Now that the entire series is released, I present to you the complete Hugh Dunnit book reviews for Declan Finn's magnum opus°. The stories were a pleasure to read and in one case, to write as well. I am endlessly grateful to Declan Finn for letting me collaborate on a Saint Tommy story, released today… Continue reading Saint Thomas Nolan, of the NYPD
Another anthology has opened up, and I've got an idea for what to send them. I don't know why, but this link didn't populate the first time. Here it is, below. https://broadswordsandblasters.wordpress.com/2022/03/01/open-call-broadswords-and-blasters-presents-futures-that-never-were/
Dusklight is a great follow-up to Chalk, LaPoint's schoolgirl-vs-abominations intro to the world and disruptive life of Raven Mistcreek, the fastest tomboy to draw a sidearm on the wall.
When I reviewed Chalk on Amazon, I was short and to the point, without any spoilers. Or details, for that matter: This book will not cure insomnia. It will in no way help you sleep. If you are in need of full, restful nights' sleep, do not pick the book up after supper. If you… Continue reading Review Overdue: Chalk, by N. R. LaPoint
A "Guest Post," or rather a reposting with permission, of Tom Simon's essay that started it all. The original essay is here, but the link may not cooperate with some browsers' notions of "Secure Sites". Stuff and Nonsense, say I!
“I didn't like the way you treated Sam just now,” she said when he reached her table.
“Sam was begging for it.” She was wearing something much too short, but Kriever was too busy to be impressed. “Put on a coat and take me uptown, doll,” he said.
Read 'em while you can, lasses and lads. They won't be up forever.
Those who've followed this blog will remember that I got a couple of stories picked up by an outfit called Superversive Press in their "Planetary" anthology set. Unfortunately, Superversive Press folded before they could publish more than the first five of the set (and only one of my stories). The good news is, the anthologies… Continue reading The Planetary Books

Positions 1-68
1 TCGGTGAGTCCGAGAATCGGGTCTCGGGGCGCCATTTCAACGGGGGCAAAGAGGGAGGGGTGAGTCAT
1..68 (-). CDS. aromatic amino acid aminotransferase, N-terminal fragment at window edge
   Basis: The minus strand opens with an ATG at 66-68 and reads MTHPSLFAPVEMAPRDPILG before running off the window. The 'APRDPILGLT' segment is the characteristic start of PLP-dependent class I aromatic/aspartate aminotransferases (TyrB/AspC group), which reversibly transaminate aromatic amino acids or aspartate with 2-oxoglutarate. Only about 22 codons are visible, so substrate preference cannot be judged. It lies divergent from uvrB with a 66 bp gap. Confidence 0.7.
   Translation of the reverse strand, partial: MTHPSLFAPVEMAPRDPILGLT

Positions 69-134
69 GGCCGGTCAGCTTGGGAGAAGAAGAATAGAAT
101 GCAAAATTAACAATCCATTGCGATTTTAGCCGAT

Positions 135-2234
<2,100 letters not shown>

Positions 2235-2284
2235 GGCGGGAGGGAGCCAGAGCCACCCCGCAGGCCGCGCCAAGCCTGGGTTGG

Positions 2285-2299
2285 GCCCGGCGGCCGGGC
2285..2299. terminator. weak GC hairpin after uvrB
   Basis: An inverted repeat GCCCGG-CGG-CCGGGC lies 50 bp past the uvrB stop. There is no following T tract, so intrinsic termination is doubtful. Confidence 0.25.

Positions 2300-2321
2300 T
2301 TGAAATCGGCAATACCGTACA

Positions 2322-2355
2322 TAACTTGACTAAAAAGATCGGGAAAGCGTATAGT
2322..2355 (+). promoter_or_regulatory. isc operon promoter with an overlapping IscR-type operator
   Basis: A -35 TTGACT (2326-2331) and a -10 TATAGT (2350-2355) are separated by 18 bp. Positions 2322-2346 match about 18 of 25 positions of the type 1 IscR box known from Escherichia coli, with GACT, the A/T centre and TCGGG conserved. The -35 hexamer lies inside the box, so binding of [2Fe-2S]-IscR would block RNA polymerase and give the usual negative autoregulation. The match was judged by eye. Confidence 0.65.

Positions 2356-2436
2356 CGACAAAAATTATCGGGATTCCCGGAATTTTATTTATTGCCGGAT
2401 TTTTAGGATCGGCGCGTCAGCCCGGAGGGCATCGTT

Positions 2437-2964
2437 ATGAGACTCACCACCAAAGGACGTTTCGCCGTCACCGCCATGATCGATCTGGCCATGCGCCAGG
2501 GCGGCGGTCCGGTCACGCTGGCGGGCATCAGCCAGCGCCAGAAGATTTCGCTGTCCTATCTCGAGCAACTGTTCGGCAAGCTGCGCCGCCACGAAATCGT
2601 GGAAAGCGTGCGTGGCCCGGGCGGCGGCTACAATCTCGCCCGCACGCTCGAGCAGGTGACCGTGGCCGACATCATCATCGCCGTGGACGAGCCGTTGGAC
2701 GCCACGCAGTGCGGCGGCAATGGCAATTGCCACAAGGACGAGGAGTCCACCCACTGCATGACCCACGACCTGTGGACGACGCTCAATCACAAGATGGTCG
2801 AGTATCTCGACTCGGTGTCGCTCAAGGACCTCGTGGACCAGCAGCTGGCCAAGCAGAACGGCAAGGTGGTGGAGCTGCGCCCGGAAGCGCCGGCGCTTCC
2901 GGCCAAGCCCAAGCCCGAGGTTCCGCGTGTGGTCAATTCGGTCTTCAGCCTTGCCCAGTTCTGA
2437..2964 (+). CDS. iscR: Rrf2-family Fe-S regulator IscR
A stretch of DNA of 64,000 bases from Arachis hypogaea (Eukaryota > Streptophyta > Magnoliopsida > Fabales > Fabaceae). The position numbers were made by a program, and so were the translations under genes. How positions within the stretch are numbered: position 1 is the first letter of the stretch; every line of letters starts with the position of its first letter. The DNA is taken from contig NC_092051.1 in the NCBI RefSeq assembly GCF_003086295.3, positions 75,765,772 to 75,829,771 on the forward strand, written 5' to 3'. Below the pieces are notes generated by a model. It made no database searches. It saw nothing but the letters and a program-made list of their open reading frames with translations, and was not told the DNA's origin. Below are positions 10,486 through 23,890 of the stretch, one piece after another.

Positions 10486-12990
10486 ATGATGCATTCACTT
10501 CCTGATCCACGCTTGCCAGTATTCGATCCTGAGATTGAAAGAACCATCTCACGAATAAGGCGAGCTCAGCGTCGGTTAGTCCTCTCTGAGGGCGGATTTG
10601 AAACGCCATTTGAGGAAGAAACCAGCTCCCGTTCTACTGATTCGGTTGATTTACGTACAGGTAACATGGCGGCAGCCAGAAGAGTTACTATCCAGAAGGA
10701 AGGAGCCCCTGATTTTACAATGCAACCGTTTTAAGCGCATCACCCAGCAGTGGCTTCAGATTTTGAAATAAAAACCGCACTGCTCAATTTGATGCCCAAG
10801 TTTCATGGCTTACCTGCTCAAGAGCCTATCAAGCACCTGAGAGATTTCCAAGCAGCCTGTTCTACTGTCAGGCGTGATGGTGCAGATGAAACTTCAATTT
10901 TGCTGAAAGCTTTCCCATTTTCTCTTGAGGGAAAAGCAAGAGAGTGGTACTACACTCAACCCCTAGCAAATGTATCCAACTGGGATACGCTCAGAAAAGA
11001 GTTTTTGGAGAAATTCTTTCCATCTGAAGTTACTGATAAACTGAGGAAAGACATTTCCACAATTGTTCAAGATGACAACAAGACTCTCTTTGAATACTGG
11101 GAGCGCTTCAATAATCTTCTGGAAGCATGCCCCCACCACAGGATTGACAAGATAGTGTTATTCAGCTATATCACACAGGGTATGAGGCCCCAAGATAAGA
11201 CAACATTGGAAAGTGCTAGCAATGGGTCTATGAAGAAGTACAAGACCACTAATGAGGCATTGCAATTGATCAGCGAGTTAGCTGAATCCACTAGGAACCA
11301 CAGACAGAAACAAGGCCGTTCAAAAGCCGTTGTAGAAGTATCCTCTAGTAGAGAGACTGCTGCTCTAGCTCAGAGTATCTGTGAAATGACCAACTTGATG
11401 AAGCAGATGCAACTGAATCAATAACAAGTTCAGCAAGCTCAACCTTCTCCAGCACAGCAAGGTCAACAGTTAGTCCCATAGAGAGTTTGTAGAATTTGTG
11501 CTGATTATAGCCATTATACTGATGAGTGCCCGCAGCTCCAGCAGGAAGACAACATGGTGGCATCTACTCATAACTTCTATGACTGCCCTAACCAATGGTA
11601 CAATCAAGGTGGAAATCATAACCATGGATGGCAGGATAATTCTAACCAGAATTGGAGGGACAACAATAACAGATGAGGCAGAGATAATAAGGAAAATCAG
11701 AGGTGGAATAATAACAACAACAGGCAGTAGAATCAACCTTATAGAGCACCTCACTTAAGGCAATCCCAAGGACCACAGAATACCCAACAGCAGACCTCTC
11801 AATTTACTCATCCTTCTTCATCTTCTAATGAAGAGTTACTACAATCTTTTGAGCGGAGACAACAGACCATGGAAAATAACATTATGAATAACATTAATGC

Whence came the Heart of the Lonely Mountain, the Arkenstone of Thrain? What do we know about the Heart of the Mountain? It was found by the children of Durin beneath the Lonely Mountain, and it shown with its own inner light, as even the hobbits attest in the Red Book of Westmarch.
One of the seminal reasons I opened this sporadic blog in the first place was for a venue to air my writing-- some of it going back to high school, twenty years ago-- that was mouldering on my hard drive without a chance to be read by readers. The story The Wolf's Cry was one… Continue reading The Wolf’s Cry: Author’s Notes on an Unfinished Tale
"My friends, guests, neighbors, jokebrunts, et cetera, et cetera, I have asked you to come because Things are Happening," said the satyr.
"Now, here are my maps, all very incomplete, of course—a little hobby of mine. Folks from all over come in here, mostly gnomes, of course, but a few dwarves not too proud to duck a bit sometimes. The Father has blessed all his children, and I feel my blessing is to share in hospitality."
Were those footsteps? He hid himself behind a massive oak—greater than any he had seen in Europe. The trunk was more than five feet in diameter, and smelled musty—very musty. He could almost smell the centuries of age in the bark. But there were the footsteps again! This time he was sure of it. He peered out around the trunk...
"I'm wondering if there isn't a connection between this Viking’s appearance and our man's disappearance." "Yes, but I still don't know. It's all...so...well, I don't know. So unusual..."
It only occurred to me this week, some few days after I opened the Stories shelf with The Bestiary and The Legend of Gnat Bunker what those two pieces have in common. They are not merely "creative" but meta-creative. They're about how we create what we do, and in a deeper sense, why.